Discounts: A Double-Edged Sword

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For retailers seeking to stand out in the cutthroat world of e-commerce, discounts can offer a powerful advertising tool. Across the Web, businesses compete for customers’ attention by announcing the most exclusive deals and hottest “flash” sales. However, big discounts do not always translate into big profits. According to HKUST professors Kai-Lung Hui and Hong Xu and their colleague, slashing prices online may actually harm retailers.

Online “daily deal” platforms such as Groupon and LivingSocial connect bargain-hunting shoppers with local retailers keen to attract customers and increase their revenue. Most daily deals offer substantial (“deep”) discounts. Traditional business logic suggests that cutting prices should increase sales. “In general,” note the researchers, “discounts should appeal to consumers because they help them save money.”

However, online daily deals are an important exception. “Buyers cannot inspect the products before and usually do not consume the products immediately after purchasing the deals,” the researchers explain. Until the products arrive, buyers cannot be certain of their quality. Compounding this uncertainty, daily deals are usually offered by small or medium-sized local businesses, which are “less well known and less visible to consumers” than big brands.

“When consumers cannot assess product quality because of information asymmetry and when the merchants are not well known,” the authors tell us, “offering discounts may not help promote and sell the products.” In fact, they may do the opposite—harming rather than boosting retailers’ profitability. As low prices are often considered a signal of low quality, say the researchers, “excessive discounts may reduce sales immediately.”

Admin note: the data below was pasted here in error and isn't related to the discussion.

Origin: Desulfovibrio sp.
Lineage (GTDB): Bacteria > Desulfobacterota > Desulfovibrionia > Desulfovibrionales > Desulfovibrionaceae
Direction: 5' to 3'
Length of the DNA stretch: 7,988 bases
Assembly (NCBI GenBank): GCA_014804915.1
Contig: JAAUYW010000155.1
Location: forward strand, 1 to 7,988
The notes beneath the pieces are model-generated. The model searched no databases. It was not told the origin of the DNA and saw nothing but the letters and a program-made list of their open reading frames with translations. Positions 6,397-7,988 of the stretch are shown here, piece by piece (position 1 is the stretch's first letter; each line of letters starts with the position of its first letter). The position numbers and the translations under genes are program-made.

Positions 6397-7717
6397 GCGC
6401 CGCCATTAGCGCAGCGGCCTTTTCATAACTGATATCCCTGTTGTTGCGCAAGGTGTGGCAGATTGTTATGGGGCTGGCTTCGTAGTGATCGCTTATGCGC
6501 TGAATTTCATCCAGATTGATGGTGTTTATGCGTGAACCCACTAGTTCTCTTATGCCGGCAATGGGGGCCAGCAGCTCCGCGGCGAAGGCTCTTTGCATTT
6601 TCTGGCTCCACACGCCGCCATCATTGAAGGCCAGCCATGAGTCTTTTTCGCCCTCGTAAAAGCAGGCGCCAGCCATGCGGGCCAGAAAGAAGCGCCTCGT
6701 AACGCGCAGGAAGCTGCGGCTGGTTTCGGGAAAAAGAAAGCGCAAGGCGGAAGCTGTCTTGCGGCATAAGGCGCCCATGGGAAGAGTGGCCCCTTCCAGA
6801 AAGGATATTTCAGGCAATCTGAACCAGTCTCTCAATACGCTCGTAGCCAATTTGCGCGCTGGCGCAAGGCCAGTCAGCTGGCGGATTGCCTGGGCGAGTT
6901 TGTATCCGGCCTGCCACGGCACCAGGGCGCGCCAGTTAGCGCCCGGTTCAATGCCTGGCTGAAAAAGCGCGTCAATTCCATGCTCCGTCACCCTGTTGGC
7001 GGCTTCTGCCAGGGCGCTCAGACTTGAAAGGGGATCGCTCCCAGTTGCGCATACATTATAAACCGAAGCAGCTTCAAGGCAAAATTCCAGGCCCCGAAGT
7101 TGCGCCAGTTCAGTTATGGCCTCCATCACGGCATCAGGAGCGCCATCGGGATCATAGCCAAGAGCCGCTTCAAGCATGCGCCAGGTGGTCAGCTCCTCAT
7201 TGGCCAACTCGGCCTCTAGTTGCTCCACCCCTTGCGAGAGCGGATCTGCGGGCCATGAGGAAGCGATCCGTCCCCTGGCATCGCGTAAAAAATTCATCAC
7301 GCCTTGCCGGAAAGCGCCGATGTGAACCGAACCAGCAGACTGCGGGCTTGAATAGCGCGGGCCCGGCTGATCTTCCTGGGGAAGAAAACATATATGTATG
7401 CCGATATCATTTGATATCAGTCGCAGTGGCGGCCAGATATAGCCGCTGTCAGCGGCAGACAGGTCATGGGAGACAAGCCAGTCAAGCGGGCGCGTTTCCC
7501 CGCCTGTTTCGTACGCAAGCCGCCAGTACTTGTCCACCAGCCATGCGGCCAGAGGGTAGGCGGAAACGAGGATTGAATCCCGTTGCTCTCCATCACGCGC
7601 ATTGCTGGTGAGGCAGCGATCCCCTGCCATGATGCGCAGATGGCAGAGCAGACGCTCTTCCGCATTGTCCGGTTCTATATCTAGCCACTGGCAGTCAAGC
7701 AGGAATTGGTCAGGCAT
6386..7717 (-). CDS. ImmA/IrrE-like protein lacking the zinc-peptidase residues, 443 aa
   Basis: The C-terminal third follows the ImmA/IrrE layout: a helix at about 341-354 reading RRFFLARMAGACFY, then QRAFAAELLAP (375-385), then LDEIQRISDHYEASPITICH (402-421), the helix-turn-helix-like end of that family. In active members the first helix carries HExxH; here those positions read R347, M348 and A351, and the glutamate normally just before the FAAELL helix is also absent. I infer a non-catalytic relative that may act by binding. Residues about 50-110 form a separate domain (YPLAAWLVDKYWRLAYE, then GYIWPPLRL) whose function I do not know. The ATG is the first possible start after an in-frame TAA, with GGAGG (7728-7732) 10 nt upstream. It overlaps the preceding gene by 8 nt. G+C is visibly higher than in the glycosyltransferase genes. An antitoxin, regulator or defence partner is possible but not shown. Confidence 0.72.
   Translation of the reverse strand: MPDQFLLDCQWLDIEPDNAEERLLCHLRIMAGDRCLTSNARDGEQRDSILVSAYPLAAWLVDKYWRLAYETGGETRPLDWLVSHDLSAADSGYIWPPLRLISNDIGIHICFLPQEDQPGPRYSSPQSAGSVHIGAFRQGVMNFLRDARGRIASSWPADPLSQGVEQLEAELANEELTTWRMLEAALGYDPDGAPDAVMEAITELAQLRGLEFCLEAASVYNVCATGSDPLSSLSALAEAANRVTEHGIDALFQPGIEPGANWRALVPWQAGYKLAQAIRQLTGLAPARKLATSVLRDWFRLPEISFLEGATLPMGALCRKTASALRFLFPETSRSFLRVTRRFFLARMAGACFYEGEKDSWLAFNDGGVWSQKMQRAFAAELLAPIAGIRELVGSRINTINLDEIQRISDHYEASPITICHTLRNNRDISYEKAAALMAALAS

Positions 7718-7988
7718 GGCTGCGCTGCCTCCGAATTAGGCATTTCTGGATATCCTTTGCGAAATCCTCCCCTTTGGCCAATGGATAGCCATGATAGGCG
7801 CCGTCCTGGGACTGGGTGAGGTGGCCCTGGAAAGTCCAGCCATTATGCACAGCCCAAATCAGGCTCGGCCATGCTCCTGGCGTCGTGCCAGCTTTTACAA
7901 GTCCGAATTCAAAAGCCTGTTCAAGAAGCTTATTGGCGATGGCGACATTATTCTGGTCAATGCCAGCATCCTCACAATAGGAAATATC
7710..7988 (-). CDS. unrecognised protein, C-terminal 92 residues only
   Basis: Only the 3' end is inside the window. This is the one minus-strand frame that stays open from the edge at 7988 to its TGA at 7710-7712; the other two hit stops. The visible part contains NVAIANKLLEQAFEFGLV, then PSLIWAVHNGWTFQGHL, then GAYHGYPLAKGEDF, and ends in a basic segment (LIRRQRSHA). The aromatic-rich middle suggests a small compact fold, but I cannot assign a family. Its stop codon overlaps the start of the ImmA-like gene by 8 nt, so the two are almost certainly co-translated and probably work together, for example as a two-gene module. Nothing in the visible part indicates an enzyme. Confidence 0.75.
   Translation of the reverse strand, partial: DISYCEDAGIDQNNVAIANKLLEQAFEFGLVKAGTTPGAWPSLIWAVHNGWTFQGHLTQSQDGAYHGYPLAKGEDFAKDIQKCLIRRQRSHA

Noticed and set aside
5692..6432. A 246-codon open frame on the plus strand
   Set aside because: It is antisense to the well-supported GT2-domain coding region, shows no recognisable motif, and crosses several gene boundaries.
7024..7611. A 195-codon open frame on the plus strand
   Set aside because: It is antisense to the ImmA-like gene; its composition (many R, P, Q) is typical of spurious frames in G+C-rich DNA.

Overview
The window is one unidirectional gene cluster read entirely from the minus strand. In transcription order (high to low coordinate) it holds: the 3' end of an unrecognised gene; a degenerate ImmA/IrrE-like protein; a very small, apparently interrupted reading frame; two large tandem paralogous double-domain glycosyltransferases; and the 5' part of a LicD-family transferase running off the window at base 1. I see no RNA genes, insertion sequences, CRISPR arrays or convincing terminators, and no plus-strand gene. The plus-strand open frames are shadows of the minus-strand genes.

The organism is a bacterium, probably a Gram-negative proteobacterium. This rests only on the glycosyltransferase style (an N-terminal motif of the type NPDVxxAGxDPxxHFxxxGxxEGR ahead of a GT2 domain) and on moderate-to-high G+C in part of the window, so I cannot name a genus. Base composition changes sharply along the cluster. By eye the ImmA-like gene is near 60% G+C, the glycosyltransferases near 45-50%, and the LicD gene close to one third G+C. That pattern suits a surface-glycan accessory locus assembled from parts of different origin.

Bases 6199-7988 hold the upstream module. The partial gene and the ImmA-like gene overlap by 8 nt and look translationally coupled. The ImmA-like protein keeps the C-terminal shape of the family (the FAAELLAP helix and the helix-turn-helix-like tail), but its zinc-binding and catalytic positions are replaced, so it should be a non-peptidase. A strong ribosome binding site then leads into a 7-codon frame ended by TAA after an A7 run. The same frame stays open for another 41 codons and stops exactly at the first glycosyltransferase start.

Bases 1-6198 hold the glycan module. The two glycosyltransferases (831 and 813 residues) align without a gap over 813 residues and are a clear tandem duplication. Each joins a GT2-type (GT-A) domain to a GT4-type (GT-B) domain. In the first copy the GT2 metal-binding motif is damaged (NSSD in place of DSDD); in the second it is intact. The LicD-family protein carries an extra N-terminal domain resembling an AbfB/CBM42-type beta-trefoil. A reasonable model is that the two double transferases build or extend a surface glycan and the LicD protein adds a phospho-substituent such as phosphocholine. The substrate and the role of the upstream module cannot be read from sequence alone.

To quantify the impact of discounts on demand, the researchers analysed more than nineteen thousand deals from Groupon. Their results were conclusive: “Deep discounts reduce sales.” The average discount offered on Groupon is 55%, but many retailers cut their prices even further––in some cases up to 80% or even 90%––in the hope of picking up more business. This strategy is likely to backfire. “If a merchant offers an additional 10% discount,” the authors estimate, “sales could decrease by 0.63%-4.60%.” 

How should retailers address this problem? “Perhaps recognizing the concern about product quality,” note professors Hui and Xu, “many online daily-deal platforms provide third party support information as a supplementary quality signal.” However, the researchers’ analysis led to another startling discovery. “The negative effect of discount on sales is exacerbated in the presence of third-party support,” they report. In such cases, positive reviews leave potential customers wondering why such popular products have been so heavily discounted.

Clearly, “deal of the day” discounts can be a double-edged sword for retailers. A one-size-fits-all approach will not work. Instead, the researchers explain, “the offering of discounts should be tied to consumers’ confidence in product quality.” The sellers of “credence” goods such as organic food and medical supplies, whose quality is difficult for customers to assess even after purchase, should be especially careful. They “should avoid offering deep discounts,” the researchers warn, “because such discounts arouse consumers’ suspicions.” These novel findings have crucial implications for small and independent retailers turning to the Internet to boost their sales—especially in the wake of the COVID-19 pandemic.


Senior Associate Dean, School of Business and Management, Deputy Head, Elman Family Professor of Business, Chair Professor, Academic Director, Kellogg-HKUST EMBA Program, Academic Director, HKUST EMBA Program, Academic Director, MScFinTech Program
Information Systems, Business Statistics & Operations Management


Assistant Professor
Information Systems, Business Statistics & Operations Management